When the officer handed me a ticket, I put it aside and mentally moved on, not at all frustrated or upset in any way. I asked him if he knew who I could talk to about road signs and he did what every Seattlite has done so far...turned it around onto me and gave it a meaning it didn't have. Me, "...Okay, thank you (for the ticket), Hey, do you know who I can talk to about signage? Like WADoT maybe?" He said, "You're supposed to watch the road, not look around for signs." Me, "Obviously." Officer, "This is a divided highway and it is illegal to turn left across it. (There aren't any no-left turn signs posted.) You must have felt the rumbling as you turned." Me, "No. I didn't notice anything (because there are lots of potholes and I assumed I got one...I also want to bring up lighting as there is a serious lack of lights on highways and that road is no different whether it is a street or a major highway...with stop lights and strip malls just like Lindbergh back home in St. Louis)." Officer, "Well I felt the rumble as I drove across it (saying to himself he's glad he gave me a $674 ticket because I'm a horrible driver with his body language), they look like little yellow turtles." I tried to get the conversation back on track and reword my question, but he stayed on the defense/offense thing that these people do so I gave up. As he walked back to his car I told Johnny that he thought I was challenging him and why do these people act this way and How do I get my questions answered? All before the cop got in his car so I hope he heard and can take into account that not all people are out to attack. I don't know how to get that message across to these people that have this idea ingrained in their personal core fabric of who they are. They get their feelings hurt So easily! Even local talk radio hosts emanate the behavior. Locals don't see that they don't need to put emotion into everything. Normal conversation doesn't occur here. I don't know what they like to talk about except for sunny weather. It's really hard to find out what anyone likes because they are afraid of being made to feel wrong for liking this or that activity.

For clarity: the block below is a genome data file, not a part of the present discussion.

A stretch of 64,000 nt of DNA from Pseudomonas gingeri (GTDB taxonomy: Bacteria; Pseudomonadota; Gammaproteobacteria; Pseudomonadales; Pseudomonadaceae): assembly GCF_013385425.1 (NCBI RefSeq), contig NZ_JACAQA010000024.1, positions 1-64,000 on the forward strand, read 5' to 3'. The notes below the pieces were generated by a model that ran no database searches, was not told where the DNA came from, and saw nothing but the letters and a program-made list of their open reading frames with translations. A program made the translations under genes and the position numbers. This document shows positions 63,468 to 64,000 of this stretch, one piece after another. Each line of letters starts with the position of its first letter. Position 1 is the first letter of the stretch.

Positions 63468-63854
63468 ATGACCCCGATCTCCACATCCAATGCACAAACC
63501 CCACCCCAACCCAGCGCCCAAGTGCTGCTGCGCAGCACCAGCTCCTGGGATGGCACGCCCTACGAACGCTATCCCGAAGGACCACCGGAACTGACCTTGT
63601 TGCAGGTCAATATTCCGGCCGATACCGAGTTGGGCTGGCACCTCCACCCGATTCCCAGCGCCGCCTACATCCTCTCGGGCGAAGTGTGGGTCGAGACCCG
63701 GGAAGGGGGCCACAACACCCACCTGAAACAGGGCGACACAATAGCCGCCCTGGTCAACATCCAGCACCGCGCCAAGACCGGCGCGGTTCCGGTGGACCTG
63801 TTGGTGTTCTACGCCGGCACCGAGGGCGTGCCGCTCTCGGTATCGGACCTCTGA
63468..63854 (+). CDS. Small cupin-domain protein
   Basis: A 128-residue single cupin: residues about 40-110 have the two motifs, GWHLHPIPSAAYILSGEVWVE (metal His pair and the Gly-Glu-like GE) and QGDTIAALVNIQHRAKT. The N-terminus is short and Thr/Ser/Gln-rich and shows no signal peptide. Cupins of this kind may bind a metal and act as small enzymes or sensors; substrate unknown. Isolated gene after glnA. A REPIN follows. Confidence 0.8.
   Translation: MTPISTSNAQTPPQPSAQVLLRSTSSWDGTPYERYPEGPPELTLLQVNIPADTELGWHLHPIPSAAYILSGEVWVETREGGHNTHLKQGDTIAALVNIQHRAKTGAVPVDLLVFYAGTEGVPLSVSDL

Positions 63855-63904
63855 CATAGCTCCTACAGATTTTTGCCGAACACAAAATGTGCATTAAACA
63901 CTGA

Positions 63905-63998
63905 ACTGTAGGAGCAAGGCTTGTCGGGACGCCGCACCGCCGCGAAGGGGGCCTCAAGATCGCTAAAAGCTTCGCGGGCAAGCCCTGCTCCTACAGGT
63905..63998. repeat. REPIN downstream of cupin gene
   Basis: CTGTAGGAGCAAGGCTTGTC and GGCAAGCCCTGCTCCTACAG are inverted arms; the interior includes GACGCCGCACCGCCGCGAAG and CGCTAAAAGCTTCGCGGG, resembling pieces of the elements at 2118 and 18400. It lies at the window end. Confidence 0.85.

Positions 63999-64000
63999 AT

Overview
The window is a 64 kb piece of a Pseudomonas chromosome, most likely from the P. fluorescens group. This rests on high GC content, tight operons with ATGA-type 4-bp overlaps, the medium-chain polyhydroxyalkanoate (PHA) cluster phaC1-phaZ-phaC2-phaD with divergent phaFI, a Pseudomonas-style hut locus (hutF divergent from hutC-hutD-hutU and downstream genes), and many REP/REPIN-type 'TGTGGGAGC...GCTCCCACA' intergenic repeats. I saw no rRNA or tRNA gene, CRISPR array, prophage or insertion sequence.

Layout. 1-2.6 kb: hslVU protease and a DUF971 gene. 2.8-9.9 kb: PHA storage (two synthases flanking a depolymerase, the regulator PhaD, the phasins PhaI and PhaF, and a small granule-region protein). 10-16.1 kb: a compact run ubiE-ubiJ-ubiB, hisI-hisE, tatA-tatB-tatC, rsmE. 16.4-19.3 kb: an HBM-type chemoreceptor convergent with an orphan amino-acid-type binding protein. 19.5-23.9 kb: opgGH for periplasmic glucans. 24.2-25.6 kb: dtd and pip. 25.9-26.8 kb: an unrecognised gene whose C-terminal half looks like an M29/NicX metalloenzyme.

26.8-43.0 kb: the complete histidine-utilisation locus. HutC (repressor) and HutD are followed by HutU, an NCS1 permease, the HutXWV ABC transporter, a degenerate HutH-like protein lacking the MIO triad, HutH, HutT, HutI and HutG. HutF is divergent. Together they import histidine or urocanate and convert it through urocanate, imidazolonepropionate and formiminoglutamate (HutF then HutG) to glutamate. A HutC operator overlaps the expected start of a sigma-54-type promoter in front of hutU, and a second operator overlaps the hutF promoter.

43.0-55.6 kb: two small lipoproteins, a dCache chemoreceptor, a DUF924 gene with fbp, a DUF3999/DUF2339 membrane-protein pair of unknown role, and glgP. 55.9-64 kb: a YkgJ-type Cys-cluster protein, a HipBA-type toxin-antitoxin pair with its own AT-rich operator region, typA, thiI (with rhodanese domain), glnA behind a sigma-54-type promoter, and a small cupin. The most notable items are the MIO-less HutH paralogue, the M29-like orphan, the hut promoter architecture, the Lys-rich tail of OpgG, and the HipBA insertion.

What I have learned in my year here is that WA does things their own way and they don't like it when people have questions because it makes them feel like they are doing things wrong. Locals fail to realize that when someone has a question, they are trying to learn how to fit in and they like the place enough to want to help. To Washingtonians a question posed is a statement of attack, possibly one saying You're inferior for doing things this way. I can't take much more of this.
Now I'm going to search for The Uptight Seattlite to try and put some humor into all of this.